The stories begin with young veterinarian James Herriot, just qualified and desperate for a job, any job, however bad the pay, in his profession. The family-owned farms of the Yorkshire Dales were holding on by a thread, there was massive unemployment in the towns and cities, and many lived in poverty. A recurring theme of Herriot’s stories is that people who had very little could still practice kindness toward their neighbors and their animals. Even the practice had to accept a barter system as payment in many cases because there just wasn’t enough cash to cover veterinarian bills.
There’s also a nostalgia for the civility and formality of the past, sometimes used by Herriot for comic effect (remember the chronically farting boxer dog whose genteel owner could not describe his condition?). Farmers address their veterinarian, a much younger man, as “Mr. Herriot”, because he’s an educated professional; he may address them by their first names. There's also a lot about food and meals in the books, and on the screen. Viewers may have salivated to see ridiculously low prices (by contemporary standards) at the Darrowby butcher’s shop.
There was also an astonishing reaction when Carol Drinkwater, as Helen, a farmer's daughter who marries James Herriot, made an appearance wearing trousers. She was one of the first women in the area to do so, according to Herriot, but viewers were shocked at this alleged anachronism. More clutching of pearls followed when viewers found out about the off-screen romance between Timothy and Drinkwater (it didn’t last). Carol received mailbags full of proposals of marriage from besotted male fans who enjoyed both the trousers and her wholesome rustic charm.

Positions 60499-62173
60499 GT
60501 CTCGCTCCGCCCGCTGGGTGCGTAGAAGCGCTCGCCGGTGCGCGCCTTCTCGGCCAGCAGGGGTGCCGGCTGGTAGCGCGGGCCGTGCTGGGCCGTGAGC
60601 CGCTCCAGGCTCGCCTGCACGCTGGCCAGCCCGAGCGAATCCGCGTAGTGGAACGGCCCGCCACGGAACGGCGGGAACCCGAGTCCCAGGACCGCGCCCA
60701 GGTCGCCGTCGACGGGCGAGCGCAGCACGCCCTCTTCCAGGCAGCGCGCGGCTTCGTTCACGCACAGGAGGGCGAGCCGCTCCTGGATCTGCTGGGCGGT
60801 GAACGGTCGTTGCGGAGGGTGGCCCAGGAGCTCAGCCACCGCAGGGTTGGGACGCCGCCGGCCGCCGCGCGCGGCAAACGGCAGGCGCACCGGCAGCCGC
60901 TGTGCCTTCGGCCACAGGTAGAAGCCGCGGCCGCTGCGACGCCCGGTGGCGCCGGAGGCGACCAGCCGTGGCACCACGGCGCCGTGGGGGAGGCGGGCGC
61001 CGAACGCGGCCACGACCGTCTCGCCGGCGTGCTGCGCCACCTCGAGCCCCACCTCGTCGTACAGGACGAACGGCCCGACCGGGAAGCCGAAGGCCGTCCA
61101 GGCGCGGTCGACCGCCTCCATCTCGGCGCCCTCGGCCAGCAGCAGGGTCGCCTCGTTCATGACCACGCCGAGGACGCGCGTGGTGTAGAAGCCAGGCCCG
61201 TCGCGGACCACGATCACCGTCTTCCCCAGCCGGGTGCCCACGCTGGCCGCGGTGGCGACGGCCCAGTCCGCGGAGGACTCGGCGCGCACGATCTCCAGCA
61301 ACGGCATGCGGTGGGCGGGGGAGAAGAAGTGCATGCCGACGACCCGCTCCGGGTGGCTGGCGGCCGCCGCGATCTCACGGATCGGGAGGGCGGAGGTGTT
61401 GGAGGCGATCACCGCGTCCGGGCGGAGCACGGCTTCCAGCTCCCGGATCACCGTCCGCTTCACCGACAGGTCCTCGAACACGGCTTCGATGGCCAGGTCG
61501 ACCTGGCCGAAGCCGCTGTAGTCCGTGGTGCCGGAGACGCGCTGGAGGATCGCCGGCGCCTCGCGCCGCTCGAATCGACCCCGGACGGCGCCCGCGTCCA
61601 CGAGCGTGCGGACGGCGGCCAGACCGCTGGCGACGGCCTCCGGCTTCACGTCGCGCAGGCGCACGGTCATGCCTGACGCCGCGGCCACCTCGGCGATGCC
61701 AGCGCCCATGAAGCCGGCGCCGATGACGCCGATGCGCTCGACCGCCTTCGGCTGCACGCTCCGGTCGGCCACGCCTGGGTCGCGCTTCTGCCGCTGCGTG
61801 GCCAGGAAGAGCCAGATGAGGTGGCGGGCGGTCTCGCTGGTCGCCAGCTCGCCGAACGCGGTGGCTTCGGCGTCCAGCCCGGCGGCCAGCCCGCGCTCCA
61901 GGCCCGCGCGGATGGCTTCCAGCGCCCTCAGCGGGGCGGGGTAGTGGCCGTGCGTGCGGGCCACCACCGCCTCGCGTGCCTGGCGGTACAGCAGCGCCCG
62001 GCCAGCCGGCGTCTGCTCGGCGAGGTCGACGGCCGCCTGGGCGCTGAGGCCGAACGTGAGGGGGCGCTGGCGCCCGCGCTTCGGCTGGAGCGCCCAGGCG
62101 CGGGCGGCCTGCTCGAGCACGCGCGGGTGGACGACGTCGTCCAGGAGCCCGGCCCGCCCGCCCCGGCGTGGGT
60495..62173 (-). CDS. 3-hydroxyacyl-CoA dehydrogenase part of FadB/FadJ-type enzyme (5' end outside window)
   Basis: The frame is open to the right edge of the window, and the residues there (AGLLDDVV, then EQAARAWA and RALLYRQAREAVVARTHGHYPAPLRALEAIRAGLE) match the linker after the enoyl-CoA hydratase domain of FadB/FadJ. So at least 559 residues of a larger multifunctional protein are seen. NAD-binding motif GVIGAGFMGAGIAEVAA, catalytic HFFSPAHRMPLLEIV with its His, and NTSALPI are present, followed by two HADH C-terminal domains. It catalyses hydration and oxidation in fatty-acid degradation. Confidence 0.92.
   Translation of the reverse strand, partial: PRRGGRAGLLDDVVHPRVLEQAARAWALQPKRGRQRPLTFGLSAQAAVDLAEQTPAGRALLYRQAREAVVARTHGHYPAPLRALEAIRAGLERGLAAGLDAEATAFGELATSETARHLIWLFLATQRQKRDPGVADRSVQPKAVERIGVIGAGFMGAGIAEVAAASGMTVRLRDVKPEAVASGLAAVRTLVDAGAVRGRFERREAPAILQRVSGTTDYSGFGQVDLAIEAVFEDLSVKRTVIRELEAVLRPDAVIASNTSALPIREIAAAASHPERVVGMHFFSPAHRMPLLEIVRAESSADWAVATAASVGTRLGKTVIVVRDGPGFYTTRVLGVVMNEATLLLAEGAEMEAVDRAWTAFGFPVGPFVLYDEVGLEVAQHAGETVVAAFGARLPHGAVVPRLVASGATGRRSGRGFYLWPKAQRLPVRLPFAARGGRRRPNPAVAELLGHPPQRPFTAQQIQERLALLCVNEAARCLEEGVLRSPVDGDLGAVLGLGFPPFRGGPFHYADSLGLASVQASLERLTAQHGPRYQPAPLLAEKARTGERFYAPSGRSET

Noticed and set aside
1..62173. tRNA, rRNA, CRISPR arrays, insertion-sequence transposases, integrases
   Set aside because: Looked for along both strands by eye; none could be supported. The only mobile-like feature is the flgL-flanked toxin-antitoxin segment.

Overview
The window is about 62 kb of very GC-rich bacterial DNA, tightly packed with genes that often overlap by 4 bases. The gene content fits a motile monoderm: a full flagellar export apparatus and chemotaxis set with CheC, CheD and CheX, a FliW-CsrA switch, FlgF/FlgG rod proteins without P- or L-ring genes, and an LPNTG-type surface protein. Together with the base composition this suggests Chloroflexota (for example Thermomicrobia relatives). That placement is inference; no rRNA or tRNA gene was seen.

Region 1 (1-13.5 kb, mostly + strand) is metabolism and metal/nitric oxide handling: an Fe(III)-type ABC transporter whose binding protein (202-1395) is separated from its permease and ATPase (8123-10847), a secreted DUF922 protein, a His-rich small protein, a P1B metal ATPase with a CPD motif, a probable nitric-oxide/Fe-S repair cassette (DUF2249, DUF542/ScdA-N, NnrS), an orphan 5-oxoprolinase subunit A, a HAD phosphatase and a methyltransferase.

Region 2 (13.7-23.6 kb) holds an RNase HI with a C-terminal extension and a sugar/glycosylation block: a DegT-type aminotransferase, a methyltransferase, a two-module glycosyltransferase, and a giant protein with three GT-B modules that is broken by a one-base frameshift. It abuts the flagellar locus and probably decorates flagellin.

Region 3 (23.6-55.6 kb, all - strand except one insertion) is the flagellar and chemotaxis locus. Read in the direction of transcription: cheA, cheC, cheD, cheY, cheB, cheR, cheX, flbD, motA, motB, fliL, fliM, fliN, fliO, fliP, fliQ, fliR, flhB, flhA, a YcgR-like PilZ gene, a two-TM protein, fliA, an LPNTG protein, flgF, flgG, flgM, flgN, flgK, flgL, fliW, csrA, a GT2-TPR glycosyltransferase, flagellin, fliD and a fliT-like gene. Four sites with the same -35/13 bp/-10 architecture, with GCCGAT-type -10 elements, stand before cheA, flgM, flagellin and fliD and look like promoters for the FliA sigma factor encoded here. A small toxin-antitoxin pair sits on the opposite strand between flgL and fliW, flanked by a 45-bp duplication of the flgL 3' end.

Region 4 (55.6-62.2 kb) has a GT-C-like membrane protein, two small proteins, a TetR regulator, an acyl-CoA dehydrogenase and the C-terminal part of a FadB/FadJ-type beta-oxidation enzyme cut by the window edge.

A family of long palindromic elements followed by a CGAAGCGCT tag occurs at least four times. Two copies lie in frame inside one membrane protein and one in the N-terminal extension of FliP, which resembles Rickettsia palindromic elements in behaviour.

Timothy, who had faith in the series from the start despite a rocky beginning with casting problems and a broken leg early in the first season, later found himself typecast:
Every book you saw on a bus or a train at that time was by Herriot. People reading them would laugh out loud. I knew if you made a series of that, with the gorgeous Yorkshire Dales as scenery, it couldn’t fail. But for years after, my agent was constantly shouting down the phone: “He’s an actor, not a vet!”
In 2000 he began a six-year stint on the BBC drama Doctors and then joined the Eastenders cast as Ted Murray. In 2018, he and former co-star Davison reunited for Vintage Roads Great & Small, a three-part documentary that saw the pair travel the country in classic cars. He and Davison have also narrated the popular BBC documentary series The Yorkshire Vet.